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Good News Is No News

October 27, 2008

It’s sad to observe how the mainstream media has gotten increasingly biased and unreliable in their reporting. The New York Times is probably the most extreme example. If they always printed corrections of the half-truths and lies they published in the preceding edition they could fill their entire paper with those corrections and give the term “news cycle” a whole new meaning.

But even the Associated Press seems to have given up on the aspiration of reporting in a neutral and informative fashion. Especially their reports on the war in Iraq tend to highlight the bad news. Just compare how much reporting we had about Iraq a year ago with how much we get now. It doesn’t exactly refute the thesis that “good news is no news” to the media, even when the good news is about winning a war.

Generally, it’s very disappointing to see how most press releases seem to be written by people who distrust the US military profoundly. Any accusation about alleged misbehaviour by US soldiers is eagerly taken up. (Think about the Haditha case that defamed eight Marines before (so far) seven of them had their charges dropped.) While stories about their heroism are largely neglected. (How many Medal of Honor recipients can you name?)

The mainstream media played nicely into the hands of those who were eager to irresponsibly call the Iraq war lost, without recognising that such declarations can become self-fulfilling prophecies. The same problem exists with the war in Afghanistan. General David McKiernan had an interview on Sunday in which he tells the AP that he, too, thinks that reports on the situation in Afghanistan focus too much on the negative:

But NATO’s top commander in Afghanistan, U.S. Gen. David McKiernan, said he is tired of negative headlines and what he sees as a wave of unwarranted pessimism in news reports.

“Somebody likes to report an attack somewhere and that becomes the trend in Afghanistan, or they don’t report the positive events or the absolute brutality or the illegitimacy of the Taliban,” McKiernan told The Associated Press in an interview Sunday.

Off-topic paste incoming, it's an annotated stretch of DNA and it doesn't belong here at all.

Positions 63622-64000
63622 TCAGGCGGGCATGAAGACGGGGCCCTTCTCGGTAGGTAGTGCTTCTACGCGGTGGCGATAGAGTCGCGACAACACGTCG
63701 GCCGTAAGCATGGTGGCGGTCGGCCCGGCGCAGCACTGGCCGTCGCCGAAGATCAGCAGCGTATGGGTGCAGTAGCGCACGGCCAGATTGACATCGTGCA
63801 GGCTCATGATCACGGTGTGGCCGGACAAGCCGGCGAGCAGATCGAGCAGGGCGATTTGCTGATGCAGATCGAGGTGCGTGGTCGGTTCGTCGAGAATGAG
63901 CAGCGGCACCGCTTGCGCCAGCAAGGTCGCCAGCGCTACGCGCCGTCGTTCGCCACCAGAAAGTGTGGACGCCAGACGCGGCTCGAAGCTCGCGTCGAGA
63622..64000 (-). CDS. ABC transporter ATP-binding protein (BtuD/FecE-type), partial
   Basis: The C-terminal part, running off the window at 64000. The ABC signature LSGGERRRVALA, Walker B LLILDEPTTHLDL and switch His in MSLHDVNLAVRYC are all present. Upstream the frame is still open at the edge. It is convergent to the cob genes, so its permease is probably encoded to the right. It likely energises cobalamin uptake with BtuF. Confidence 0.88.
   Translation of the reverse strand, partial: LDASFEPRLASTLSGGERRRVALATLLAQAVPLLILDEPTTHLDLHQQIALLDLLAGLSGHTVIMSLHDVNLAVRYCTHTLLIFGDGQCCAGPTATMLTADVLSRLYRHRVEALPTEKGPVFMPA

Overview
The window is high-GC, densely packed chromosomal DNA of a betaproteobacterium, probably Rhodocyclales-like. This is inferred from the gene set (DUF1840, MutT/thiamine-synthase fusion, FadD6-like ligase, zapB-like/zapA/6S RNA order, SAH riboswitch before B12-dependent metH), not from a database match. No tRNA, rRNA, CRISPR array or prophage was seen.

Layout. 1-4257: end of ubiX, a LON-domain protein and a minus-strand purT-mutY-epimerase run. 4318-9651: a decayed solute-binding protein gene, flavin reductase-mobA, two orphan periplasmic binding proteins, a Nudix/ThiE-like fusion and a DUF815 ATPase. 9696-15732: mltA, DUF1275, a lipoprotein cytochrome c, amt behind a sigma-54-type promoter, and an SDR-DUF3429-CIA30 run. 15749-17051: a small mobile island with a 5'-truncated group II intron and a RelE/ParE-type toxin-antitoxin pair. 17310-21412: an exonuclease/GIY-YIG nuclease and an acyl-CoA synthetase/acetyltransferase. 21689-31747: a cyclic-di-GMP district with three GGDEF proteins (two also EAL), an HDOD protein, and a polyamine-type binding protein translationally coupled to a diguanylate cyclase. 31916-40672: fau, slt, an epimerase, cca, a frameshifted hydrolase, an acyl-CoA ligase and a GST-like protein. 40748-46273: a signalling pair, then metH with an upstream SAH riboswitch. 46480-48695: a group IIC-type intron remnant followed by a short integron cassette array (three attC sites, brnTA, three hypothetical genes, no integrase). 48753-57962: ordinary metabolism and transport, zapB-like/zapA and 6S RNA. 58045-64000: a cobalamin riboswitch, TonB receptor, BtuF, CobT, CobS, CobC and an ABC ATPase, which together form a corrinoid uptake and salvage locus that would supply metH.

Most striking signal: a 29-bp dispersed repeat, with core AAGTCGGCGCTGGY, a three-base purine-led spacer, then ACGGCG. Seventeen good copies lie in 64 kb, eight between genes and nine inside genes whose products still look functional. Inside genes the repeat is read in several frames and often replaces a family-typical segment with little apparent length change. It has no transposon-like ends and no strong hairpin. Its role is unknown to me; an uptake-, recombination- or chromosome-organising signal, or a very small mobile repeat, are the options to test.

McKiernan highlighted an event last week witnessed by NATO troops in Farah province in which insurgents planting a roadside bomb grabbed two children and used them as human shields when they were attacked by NATO forces.

The four-star general also pointed to a protest last week by about 1,000 Afghans in Laghman province over the slaying of 26 local workers by Taliban militants who stopped a bus in Kandahar and killed many on board.

“That’s a rejection of the brutality of the Taliban by the people of Afghanistan, and that needs to be heard,” McKiernan said.

“What happens sometimes in reporting is that there’s this idea that the Taliban is at the gates of Kabul, or after Sarposa (a massive June prison break) they’re about ready to take control of Kandahar, or they’re resurgent in Uruzgan or Helmand, and it’s just not true,” he said.

McKiernan, who took command of the NATO mission in Afghanistan in June, has acknowledged that the country lacks security and governance in many regions but concluded in a recent news conference that “we are not losing Afghanistan.”

Note how McKiernan points out two more factors: the typical news reports don’t tell the extend of evil that NATO is fighting in Afghanistan, while they also leave out stories about courageous Afghans who stand up against the violent Taliban.

Instead of informing those far away from the theatre about encouraging events or about the real face of the enemy, the mainstream media is busy trying to paint as bleak a picture of the wars as possible. And on top of that they are more willing to give the benefit of the doubt to insurgent fighters who think nothing of civilian casualties but exploit the fact that their enemies keenly avoid them, than to a military that has repeatedly fought for the freedom of other nations.

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